Gerd Graßhoff has been Professor for History of Ancient Science at the Humboldt-University and director of the Excellence Cluster Topoi since 2010. Graßhoff studied physics, mathematics, philosophy, and the history of natural sciences at the Universities of Bochum, Hamburg, and Oxford, earning his doctorate in Philosophy with a dissertation on the history of the Star Catalogue of Ptolemy ("Die Geschichte des Ptolemäischen Sternenkatalogs. Zur Genesis des Sternenverzeichnisses aus Buch VII und VIII des Almagest"). In 1995, he received his "venia legendi" (habilitation) with a work on the art of scientific discovery (“Die Kunst wissenschaftlichen Entdeckens – Grundzüge einer Theorie epistemischer Systeme“).
Graßhoff has taught at Hamburg University and the University of Bern in Switzerland (1999–2010). He has held visiting positions at the Institute for Advanced Study Princeton, where he collaborated with Otto Neugebauer, and at the Cohn Institute for the History and Philosophy of Science and Ideas, Tel Aviv.
Graßhoff’s research covers the history and philosophy of science, from ancient Babylonian time to current science, with a focus on ancient astronomy (Babylonian astronomy, Ptolemy, ancient geography) and its medieval reception leading to the scientific revolution (Copernicus, Kepler). Methodological investigation concerns the evolution of scientific thinking including technological innovation processes and their characteristic development. For his research on the philosophy of scientific discovery, he introduced artificial intelligence approaches of computer discovery systems. The study of the discovery of the urea synthesis by Hans Krebs and Kurt Henseleit showed how new historical knowledge is achieved through step-by-step remodeling of the historical experiment design, causal reasoning and hypothesis generation by the researcher. The computer model was the first that successfully reconstructed a complex scientific discovery and gained hereby new insights into its historical circumstances.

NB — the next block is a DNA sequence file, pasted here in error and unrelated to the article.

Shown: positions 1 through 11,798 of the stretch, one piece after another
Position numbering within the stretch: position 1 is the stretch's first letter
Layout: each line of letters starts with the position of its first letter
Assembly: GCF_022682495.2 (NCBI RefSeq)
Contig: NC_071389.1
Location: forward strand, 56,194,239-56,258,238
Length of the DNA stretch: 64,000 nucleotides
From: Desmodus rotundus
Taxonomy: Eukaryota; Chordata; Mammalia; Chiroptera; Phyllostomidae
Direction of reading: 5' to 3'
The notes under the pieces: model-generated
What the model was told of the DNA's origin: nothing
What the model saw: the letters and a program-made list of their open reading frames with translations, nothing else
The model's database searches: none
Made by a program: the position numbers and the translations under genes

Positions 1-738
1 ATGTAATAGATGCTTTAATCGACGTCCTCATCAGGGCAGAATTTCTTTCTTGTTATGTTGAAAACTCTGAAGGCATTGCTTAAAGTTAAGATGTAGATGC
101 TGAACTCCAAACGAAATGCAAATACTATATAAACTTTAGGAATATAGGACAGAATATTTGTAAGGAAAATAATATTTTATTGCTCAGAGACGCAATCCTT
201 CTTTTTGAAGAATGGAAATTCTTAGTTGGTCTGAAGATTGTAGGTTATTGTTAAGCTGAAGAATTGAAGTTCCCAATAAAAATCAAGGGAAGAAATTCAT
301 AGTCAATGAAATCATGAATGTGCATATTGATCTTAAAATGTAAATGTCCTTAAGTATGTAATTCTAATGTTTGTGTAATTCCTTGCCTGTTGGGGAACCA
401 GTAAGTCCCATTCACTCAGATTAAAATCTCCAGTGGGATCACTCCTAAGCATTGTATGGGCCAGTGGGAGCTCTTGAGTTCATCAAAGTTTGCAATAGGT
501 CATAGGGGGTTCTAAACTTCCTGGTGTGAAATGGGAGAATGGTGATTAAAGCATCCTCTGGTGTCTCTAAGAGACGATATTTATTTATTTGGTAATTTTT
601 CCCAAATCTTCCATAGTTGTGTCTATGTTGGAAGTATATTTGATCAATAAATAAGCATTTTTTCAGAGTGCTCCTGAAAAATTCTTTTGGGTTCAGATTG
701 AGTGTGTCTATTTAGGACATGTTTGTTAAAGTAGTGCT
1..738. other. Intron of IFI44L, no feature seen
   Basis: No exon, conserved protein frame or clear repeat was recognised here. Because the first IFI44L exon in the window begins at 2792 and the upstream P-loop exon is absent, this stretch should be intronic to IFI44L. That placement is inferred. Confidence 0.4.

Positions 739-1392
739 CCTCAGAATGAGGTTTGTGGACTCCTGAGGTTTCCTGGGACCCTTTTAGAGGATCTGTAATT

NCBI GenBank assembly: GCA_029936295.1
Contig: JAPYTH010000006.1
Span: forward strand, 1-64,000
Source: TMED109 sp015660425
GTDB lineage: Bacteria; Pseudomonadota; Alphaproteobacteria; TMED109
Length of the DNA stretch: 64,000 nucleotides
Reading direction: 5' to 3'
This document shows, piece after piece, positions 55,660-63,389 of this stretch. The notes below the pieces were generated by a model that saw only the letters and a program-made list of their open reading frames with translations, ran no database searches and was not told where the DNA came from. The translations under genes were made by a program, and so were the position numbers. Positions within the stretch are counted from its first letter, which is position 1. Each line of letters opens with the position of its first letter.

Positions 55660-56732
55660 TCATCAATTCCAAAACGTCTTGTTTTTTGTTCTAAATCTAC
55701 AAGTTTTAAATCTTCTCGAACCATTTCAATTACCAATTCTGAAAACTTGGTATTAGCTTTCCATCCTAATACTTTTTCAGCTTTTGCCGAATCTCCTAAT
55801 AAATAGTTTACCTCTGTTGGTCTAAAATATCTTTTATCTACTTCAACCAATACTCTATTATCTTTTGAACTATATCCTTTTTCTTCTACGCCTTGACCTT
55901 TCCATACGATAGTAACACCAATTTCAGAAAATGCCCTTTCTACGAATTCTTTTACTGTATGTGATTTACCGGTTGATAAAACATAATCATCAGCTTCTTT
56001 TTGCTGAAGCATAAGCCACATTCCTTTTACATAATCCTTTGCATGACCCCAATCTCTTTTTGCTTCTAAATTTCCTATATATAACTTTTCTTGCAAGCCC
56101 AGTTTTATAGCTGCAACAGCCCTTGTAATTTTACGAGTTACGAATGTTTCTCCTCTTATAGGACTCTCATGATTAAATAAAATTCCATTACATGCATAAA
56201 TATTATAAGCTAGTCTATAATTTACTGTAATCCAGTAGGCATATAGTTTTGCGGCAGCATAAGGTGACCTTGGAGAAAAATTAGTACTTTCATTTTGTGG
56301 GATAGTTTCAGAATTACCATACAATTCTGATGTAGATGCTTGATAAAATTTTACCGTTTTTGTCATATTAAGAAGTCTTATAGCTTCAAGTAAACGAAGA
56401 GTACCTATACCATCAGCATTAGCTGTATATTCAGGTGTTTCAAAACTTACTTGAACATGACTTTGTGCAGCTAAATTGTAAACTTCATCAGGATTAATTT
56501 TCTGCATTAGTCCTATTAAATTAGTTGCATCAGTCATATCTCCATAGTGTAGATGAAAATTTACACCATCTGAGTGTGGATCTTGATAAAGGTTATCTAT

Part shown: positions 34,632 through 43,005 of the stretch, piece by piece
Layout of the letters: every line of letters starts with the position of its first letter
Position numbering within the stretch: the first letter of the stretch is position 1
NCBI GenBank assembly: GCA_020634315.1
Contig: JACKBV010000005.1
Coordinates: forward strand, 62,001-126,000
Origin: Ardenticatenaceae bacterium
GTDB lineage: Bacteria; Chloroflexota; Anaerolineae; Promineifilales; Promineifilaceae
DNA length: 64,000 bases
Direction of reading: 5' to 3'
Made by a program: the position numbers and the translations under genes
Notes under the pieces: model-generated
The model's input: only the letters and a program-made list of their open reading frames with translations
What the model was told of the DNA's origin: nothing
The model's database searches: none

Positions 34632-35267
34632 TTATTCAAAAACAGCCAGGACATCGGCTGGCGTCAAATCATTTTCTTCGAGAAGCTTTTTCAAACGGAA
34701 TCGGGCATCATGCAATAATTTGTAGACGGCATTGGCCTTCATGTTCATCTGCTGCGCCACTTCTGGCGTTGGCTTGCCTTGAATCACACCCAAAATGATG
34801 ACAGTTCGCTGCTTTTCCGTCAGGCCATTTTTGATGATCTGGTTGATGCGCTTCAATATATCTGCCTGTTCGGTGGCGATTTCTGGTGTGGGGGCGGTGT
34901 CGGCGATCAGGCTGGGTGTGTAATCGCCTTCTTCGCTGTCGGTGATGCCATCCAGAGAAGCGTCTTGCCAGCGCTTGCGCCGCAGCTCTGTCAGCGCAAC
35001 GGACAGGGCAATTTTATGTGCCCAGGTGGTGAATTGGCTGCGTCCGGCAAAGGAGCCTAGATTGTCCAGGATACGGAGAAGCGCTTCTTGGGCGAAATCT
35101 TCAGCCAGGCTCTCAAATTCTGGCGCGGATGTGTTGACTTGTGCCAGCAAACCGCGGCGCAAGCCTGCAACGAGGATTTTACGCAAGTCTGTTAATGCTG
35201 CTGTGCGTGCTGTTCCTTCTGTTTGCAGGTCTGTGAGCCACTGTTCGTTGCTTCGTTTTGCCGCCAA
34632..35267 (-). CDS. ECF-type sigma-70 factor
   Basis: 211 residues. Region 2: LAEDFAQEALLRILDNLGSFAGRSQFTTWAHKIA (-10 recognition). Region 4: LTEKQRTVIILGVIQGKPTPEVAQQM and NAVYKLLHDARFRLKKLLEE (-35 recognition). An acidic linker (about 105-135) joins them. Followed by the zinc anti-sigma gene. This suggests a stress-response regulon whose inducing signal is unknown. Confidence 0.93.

Graßhoff’s recent research focusses on new methods of computational history of science. He studies the use of geometrical knowledge by the craftsmen for making material objects, which has been investigated in the context of architecture (Digital Pantheon Project) and the Ancient Sundials Project. The analysis relies extensively on current tools of digital humanities as deep learning, image recognition and natural language toolkits.
In his research project as Max Planck Fellow (having started April 2016), Graßhoff, together with his group (Olivier Defaux, Malte Vogl), investigates the evolution of textual transmissions and the ancient geography, drawing on algorithmic methods to solve novel, challenging questions in the history of science.